“And what does that mean?”
“I want to get back again, sir,” Granet replied eagerly.
The General stroked his grey moustache and looked searchingly at the young officer. He was standing full in the light of a ray of sunshine which came streaming through the high, uncurtained windows. Although he was still a little haggard, his eyes were bright, his lips were parted in an anticipatory smile, his whole expression was engaging. General Brice, studying him closely, felt compelled to admit the improbability of his vague suspicions.
“That’s all very well, you know,” he reminded him quietly, “but you won’t be fit enough for active service for some time to come.”
The young man’s face fell.
“I am sure they must be wanting me back, sir,” he said naively.
The General shook his head.
“I don’t want to disappoint you, young fellow,” he continued, “but I heard from your Brigadier only yesterday. He has been obliged to fill up your place and I don’t think he has room for any one on his staff.”
Granet looked a little hurt.
“I thought he might have made a temporary appointment,” he said gloomily.
“This is no time to consider individuals,” the General pointed out. “What about finding you a billet at home for a time, eh? You’ve seen a bit of the rough side of the war, you know.”
“I’d sooner go out and dig trenches!”
Thomson had risen slowly from his place and, with a sheet of foolscap in his hand, closely covered with writing, crossed the room.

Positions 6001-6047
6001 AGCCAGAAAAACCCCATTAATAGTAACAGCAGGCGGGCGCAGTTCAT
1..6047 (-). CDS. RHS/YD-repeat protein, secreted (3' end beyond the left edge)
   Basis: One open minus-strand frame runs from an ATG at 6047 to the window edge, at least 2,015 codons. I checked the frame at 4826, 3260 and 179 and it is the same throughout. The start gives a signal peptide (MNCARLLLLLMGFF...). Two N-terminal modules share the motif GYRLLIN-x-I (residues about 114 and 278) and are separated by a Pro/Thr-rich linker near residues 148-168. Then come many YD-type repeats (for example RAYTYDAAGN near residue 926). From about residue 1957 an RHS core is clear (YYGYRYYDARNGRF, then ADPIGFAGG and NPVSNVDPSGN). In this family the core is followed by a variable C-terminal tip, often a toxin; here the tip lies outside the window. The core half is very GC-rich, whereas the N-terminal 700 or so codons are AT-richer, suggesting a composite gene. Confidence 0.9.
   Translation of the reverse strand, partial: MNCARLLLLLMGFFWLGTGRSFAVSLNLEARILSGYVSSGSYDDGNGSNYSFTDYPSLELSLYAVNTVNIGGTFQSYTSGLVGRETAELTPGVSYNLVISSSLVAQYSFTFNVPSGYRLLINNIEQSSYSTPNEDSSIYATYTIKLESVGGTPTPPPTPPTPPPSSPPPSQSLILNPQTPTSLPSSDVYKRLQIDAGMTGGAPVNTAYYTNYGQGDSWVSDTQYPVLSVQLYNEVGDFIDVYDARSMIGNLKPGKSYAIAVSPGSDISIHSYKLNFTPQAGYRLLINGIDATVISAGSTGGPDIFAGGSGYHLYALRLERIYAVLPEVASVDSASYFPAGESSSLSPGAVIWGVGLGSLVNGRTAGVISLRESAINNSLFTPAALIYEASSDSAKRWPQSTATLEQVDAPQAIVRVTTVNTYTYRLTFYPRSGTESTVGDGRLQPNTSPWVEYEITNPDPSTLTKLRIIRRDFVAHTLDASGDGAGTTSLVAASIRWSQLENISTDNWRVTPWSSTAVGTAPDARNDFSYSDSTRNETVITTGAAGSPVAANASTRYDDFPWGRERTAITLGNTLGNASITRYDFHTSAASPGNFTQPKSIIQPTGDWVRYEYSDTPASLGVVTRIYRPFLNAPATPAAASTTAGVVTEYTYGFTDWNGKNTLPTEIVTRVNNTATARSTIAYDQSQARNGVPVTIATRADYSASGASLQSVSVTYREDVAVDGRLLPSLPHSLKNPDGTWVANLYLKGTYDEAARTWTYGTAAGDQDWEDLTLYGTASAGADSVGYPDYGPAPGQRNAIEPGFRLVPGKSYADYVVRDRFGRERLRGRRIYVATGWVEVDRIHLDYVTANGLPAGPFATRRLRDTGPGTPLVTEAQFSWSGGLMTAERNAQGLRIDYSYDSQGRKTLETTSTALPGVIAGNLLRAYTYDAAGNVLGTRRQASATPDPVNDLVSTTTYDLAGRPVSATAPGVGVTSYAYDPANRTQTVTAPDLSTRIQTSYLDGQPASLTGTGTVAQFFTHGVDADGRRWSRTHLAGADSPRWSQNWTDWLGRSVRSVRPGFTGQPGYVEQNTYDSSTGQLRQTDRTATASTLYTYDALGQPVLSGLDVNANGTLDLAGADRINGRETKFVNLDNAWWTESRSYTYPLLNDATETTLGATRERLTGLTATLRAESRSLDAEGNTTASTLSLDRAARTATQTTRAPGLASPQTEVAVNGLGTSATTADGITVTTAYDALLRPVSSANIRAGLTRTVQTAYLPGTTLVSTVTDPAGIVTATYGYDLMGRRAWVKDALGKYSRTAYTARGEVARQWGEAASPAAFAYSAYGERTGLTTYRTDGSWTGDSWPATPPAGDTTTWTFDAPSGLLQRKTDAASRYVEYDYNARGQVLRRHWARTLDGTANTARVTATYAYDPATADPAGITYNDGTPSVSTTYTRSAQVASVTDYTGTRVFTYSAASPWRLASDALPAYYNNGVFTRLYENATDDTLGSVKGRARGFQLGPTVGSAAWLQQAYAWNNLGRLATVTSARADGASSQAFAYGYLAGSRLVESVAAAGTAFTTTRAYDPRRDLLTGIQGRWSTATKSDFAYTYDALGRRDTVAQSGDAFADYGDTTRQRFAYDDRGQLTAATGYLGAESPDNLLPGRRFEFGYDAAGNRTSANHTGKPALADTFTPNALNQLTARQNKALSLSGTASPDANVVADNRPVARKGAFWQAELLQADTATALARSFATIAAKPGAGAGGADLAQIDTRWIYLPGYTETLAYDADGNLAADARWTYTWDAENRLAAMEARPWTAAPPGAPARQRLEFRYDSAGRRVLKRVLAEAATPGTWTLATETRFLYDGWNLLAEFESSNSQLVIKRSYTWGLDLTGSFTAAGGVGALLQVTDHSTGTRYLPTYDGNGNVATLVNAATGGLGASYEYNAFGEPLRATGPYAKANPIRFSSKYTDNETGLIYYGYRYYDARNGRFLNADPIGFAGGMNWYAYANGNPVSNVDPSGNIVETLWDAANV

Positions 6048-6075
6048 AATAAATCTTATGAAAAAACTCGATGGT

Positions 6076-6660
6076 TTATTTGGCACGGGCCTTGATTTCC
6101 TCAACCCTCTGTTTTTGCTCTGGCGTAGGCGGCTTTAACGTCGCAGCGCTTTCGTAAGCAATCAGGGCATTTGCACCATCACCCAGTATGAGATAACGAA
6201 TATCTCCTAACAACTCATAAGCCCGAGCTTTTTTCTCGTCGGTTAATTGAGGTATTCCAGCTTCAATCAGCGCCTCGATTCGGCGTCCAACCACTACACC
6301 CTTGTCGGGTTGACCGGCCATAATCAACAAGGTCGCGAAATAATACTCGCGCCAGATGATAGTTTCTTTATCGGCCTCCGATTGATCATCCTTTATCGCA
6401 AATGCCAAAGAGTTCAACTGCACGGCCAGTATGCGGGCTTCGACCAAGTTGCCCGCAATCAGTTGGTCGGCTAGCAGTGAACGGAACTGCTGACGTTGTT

“You might get taken prisoner again, Captain Granet,” he remarked drily.
There was a moment’s rather tense silence. The young man’s lips had come together, his eyes flashed.
“I did not recognise you, Major Thomson,” he said calmly. “Have you found a new billet?”
“My old one is sufficiently absorbing just at present,” the other replied laying his calculations on the General’s desk. “Forgive my interrupting you, sir, but you told me to let you have this as soon as I had finished. That is my estimate of the number of beds we could stow away in the cubic feet you offer us.”
The General glanced at the paper and nodded.
“Don’t go, Thomson,” he said. “I’ll talk to you about this later on. Well, Captain Granet,” he added, “you’d better leave things in my hands. I’ll do the best I can for you.”
“I shall be very disappointed if I don’t get out to the Front again soon, sir,” the young man declared simply.
“I’ll do the best I can,” the General repeated, touching his bell.
Granet was shown out and the door was closed. General Brice turned towards his companion.
“Thomson,” he said, “frankly, I can’t believe it. However, we’ll find him a billet where he can’t possibly do any mischief.”
“If you found him a billet where I should like to see him,” Surgeon-Major Thomson observed bitterly, “he would never do any more mischief in this world! Any dispatches from the Front, sir?”